(Article by Samantha Steed, Education Support Officer)
john · December 15, 2014 at 16:56
hi cathren i didnt no the north star can be seen from the outer layers of tywon u have to wonder why this happens but this page perfectly explains it thank u cathren
Catherine Coney · November 28, 2014 at 02:46
Good article. It certainly does look like we are headed for another Maunder Minimum. I wouldn’t bother quoting anything from the IPCC though, given all the recent resignations and scandals about false data. In fact, all of their predictions over the last twenty years have failed significantly. Arctic and Antarctic ice have been breaking records. They are well above average.
There are quite a few scientists and researchers however, who are not scratching their heads, they have been predicting this for a while now.
I am a big sun watcher myself, although I use helioviewer and other tools. I’ve never tried it through a lens. I’ve also learnt to understand the sun better from really great up to date observations and new data on sites like thunderbolts.com and particularly, suspicious observers. SO has daily updates on sunspots, and tracks and collates new data from scientists and researchers all over the world.
These are interesting times, don’t you think?
Samantha · November 28, 2014 at 15:53
Thank you for commenting, the sun is very interesting that with even today’s technologies we are still learning new things about it, therefore can we trust any predictions fully, IPCC or other. I do agree with you, these are interesting times and I wonder what will come of the new active regions on the sun discovered only a few days ago. It’s something to definitely keep checking up on and I can only encourage your interest in the Sun.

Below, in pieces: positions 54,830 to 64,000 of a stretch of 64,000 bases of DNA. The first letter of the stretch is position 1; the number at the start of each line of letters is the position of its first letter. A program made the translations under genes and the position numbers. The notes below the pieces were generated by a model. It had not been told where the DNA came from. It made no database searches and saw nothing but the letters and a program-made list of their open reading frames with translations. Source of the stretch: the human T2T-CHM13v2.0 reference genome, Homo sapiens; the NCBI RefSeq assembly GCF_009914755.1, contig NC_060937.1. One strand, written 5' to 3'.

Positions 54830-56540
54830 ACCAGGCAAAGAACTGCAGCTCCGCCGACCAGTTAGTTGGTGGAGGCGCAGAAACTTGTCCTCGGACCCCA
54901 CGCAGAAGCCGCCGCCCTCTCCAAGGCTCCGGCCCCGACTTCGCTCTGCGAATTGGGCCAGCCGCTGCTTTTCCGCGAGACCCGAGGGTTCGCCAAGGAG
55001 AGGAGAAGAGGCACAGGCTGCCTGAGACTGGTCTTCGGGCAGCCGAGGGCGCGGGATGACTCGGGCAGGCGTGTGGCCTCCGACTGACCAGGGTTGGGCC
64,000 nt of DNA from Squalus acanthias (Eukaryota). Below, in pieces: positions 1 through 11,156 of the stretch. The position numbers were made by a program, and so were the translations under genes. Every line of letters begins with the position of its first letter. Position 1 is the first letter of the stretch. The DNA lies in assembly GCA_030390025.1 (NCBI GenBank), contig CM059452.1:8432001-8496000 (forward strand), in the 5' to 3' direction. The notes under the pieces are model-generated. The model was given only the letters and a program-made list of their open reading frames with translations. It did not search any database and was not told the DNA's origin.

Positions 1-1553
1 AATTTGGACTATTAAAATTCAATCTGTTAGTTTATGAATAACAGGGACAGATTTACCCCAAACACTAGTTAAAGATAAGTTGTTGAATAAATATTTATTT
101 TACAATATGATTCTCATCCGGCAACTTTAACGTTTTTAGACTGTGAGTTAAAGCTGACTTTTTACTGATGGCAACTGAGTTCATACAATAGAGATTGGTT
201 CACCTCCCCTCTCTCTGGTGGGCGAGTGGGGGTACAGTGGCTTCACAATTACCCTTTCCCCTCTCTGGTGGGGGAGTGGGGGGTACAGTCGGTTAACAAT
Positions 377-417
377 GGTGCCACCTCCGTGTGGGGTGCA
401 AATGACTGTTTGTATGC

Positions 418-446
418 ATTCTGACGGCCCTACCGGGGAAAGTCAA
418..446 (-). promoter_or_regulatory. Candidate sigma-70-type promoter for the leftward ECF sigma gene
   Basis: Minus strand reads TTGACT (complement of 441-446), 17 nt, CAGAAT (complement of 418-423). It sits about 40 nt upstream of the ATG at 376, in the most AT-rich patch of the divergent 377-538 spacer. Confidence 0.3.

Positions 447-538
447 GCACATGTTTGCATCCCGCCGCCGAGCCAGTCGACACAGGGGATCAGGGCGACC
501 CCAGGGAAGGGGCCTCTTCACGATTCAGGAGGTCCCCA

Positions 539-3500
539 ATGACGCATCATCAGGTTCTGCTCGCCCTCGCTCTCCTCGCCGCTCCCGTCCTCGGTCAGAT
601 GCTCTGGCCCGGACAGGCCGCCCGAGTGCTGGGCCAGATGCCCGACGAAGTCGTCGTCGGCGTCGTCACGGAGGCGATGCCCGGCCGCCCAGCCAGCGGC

Helioviewer is an interesting website but I would definitely recommend viewing the sun through a Solarscope, it is a great experience.
john · December 16, 2014 at 16:55
hello cathrin iv wonder for many years why we have a sun ive been wondering if u could do some more research pages on the outer layer of the sun i see that u would be able to measure the rado signal from tywon ohio but i really dont understand please help !! thanks cathren <3
admin · January 7, 2015 at 10:26
The Thunderbolts website promotes Velikovskian nonsense, for example, if you look carefully you will see that its creators claim Earth was a moon of Saturn a few thousand years ago. I do not recommend using it as a scientific resource.
Gregory A Gross · October 3, 2014 at 19:36
I saw a planet (Planet-X) make a hairpin orbit around the Sun on 16 January 1958. The planet had the same sunspots as the Sun and they changed as they changed on the Sun.
Samantha · November 28, 2014 at 15:33
Thank you for your comment, that is very interesting. I haven’t heard of this before.
Stargazing in March | Astronotes · March 4, 2015 at 15:25
[…] a surface. Solarscopes are also good for observing the Sun on other times throughout the year as sunspots can easily be […]